Mobile Accessibility

Why is Mobile Accessibility Important?

Building a website or web application has become standard that those services are going to be needed and used on a mobile device.  It can be challenging for people who have differing mental and physical abilities. One with visual or mobility impairment may not be able to utilize all that is offered on the go. Thus, mobile accessibility becomes significantly more imperative as mobile technology and the use of mobile devices advance every day.


Responsive Design

As you develop your content you need to be verfifying the usability on various different platforms.  Most modern browsers have this feature built in to emulate a wide array of shapes and sizes.  Of course it is also best to actually review your content on as many devices as possible as each version is going to be slightly different.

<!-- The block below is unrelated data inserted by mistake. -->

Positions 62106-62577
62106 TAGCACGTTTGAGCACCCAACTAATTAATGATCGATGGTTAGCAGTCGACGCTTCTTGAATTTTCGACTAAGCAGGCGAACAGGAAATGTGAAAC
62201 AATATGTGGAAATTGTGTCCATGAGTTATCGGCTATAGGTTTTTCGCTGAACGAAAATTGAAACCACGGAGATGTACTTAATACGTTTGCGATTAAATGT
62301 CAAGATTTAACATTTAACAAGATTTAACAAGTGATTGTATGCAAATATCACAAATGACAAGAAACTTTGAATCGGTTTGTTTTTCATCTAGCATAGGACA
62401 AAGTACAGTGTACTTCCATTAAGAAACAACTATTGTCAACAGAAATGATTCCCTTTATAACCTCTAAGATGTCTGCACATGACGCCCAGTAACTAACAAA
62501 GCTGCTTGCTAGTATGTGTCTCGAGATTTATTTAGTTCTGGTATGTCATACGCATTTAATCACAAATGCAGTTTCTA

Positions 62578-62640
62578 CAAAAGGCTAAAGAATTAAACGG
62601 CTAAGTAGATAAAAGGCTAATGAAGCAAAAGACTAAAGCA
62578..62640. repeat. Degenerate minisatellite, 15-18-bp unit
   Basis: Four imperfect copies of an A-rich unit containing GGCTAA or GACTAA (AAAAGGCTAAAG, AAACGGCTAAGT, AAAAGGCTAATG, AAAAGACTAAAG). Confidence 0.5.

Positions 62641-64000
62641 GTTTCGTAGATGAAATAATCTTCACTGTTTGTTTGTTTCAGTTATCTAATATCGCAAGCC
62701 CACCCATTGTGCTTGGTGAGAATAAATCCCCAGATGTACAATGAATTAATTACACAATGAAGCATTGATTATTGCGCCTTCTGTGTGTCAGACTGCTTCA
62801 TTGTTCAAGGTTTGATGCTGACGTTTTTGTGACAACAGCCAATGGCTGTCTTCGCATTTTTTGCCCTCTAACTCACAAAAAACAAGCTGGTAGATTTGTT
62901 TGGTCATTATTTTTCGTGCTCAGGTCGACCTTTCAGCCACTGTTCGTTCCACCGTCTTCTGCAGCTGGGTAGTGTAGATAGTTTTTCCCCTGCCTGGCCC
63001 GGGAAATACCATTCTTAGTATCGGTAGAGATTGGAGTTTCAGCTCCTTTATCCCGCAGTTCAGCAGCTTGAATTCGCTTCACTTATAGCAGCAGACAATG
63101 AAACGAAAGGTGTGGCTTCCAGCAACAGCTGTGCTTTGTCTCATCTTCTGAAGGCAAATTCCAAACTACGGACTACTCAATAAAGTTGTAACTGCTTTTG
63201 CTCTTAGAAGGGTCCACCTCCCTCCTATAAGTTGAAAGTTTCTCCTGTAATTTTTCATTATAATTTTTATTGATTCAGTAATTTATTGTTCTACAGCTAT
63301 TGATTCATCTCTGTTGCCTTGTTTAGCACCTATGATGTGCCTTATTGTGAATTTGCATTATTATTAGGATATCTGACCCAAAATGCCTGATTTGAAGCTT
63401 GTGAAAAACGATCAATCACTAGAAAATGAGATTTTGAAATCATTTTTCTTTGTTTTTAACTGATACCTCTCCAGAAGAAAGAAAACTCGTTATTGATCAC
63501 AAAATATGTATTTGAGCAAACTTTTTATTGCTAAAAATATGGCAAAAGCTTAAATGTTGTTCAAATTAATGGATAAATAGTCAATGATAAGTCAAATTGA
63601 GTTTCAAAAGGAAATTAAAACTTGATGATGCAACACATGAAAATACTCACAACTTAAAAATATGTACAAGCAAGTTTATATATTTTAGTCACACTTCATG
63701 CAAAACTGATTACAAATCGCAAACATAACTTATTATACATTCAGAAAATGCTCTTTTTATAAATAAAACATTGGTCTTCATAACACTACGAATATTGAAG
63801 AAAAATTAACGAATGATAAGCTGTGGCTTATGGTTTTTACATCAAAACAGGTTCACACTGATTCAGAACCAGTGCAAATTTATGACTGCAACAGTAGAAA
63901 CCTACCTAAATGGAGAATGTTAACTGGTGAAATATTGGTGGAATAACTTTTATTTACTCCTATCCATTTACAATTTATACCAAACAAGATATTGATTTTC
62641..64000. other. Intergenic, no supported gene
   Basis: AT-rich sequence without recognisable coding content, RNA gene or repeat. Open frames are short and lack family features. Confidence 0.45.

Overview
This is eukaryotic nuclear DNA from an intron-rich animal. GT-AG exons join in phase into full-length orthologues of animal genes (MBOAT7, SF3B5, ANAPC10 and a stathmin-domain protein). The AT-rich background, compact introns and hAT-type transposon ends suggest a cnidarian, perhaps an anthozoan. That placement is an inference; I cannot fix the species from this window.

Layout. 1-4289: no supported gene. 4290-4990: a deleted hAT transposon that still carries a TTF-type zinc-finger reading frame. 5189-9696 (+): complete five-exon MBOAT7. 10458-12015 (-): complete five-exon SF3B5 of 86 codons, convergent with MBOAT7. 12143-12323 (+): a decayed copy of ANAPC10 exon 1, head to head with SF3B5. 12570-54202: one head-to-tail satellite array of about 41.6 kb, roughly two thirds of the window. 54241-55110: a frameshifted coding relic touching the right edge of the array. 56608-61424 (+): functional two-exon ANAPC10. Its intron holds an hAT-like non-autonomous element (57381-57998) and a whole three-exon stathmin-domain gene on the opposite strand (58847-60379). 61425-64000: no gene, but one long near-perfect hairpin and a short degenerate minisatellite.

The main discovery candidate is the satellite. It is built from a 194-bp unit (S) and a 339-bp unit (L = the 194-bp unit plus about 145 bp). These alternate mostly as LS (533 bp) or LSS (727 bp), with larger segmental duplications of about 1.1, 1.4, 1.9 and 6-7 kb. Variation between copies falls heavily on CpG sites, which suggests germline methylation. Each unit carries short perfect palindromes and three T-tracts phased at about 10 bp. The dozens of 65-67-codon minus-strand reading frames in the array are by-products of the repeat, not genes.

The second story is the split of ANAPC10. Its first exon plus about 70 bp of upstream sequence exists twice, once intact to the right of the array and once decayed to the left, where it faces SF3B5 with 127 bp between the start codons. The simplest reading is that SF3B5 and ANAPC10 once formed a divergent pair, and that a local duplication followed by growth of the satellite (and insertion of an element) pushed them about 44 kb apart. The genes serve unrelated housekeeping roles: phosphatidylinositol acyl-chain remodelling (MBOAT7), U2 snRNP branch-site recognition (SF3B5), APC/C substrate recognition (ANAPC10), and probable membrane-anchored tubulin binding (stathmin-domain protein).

The most common kind of web development to meet this challenge is called responsive.  That means that the content will conform to fit the space its given.  It can be based on a framework like bootstrap but ultimately just comes down to how your CSS and Javascript handle working in different sized environments.  Often it is necessary to craft styles that work on a desktop, tablet, and mobile device with tweaks to each type.  You do not want your content to radically change color or layout when going from a desktop to a phone.  The user should feel familiar with pages no matter what device they are on.

Responsive design utilizes percentage sizes over fixed widths.  A desktop is wider at 100% than a mobile device but content will still continue to wrap within the screen so a user simply scrolls vertically.  Content that breaches a device width, or if the user has to scroll horizontally, is generally seen as a poor design as content can be hidden from general viewing.

Some of the major criteria for mobile accessibility are:

  • Browser interoperability
  • Optimized navigation
  • Content size, color, and compact information
  • Mobile friendly media (smaller files sizes)
  • Usability and device limitations
  • User input via forms or other data entry points